We’ve loved the Reactor system—which integrates a burner, pot, and heat exchanger for superfast and efficient performance—since it won our 2007 Editors’ Choice Award. This new 1-liter version is ideal for solo hikers. I used it on a nine-day, 200-mile hike along the Pacific Crest Trail and burned through only half an 8-ounce canister (cooking breakfast and dinner for one). Boil times averaged less than two minutes in temps down to 30°F. The puck-shaped burner nestles securely into the tall aluminum pot. The stove burns ultrahot (there’s virtually no simmer) and the pot lacks a nonstick coating, so it’s best for boiling water or heating up simple meals like ramen. $170; 14.5 oz.; msrgear.com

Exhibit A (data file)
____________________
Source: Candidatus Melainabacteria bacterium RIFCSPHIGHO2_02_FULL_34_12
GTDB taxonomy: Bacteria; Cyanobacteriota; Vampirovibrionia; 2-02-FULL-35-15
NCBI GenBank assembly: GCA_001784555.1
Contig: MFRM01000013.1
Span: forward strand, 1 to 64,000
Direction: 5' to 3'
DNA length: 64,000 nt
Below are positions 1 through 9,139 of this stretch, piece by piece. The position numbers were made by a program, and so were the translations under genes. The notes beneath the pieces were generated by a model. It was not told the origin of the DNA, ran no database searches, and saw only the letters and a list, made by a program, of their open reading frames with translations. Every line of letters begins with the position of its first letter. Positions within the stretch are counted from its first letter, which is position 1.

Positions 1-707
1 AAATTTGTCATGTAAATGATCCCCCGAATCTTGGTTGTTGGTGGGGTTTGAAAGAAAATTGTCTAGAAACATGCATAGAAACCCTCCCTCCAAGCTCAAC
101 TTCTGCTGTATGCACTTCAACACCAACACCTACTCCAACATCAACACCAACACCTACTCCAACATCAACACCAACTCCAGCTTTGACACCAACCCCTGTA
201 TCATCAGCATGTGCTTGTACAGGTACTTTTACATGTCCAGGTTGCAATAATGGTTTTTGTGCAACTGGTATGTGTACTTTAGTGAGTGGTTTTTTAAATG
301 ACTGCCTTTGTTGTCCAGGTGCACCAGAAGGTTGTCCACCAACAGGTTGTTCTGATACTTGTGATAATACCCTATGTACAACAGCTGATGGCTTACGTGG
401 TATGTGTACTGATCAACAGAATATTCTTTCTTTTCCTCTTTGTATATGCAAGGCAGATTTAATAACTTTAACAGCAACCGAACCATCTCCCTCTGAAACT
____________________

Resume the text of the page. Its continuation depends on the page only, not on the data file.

Solo hikers who prioritize cooking, convenience, and speed
» Brian Mockenhaupt (other tester: Kristin Hostetter)
» Duration Aug. to Jan.
» Locales/conditions WA, MA; 30°F to 70°F; wind, rain
» “The add-on Reactor Coffee Press Kit ($20; 1.7 oz.) let me easily make my brew right in the pot.” A simple system that combines two windshields with a maintenance free burner, a couple of pots, frypan/lid and even a kettle if you wish. Turn the ventilation holes in the lower windshield into the wind to increase the oxygen supply or turn them away to maintain the flame if the wind grows too strong. The stove sits stable, with the pan on the supports recessed into the upper windshield. Or turn the supports upwards to use the frypan. And it all packs neatly together for transport. Stove with two 0.0 L saucepans in ultralight aluminum, 1 ultralight aluminum fry pan, 7 and an aluminum kettle.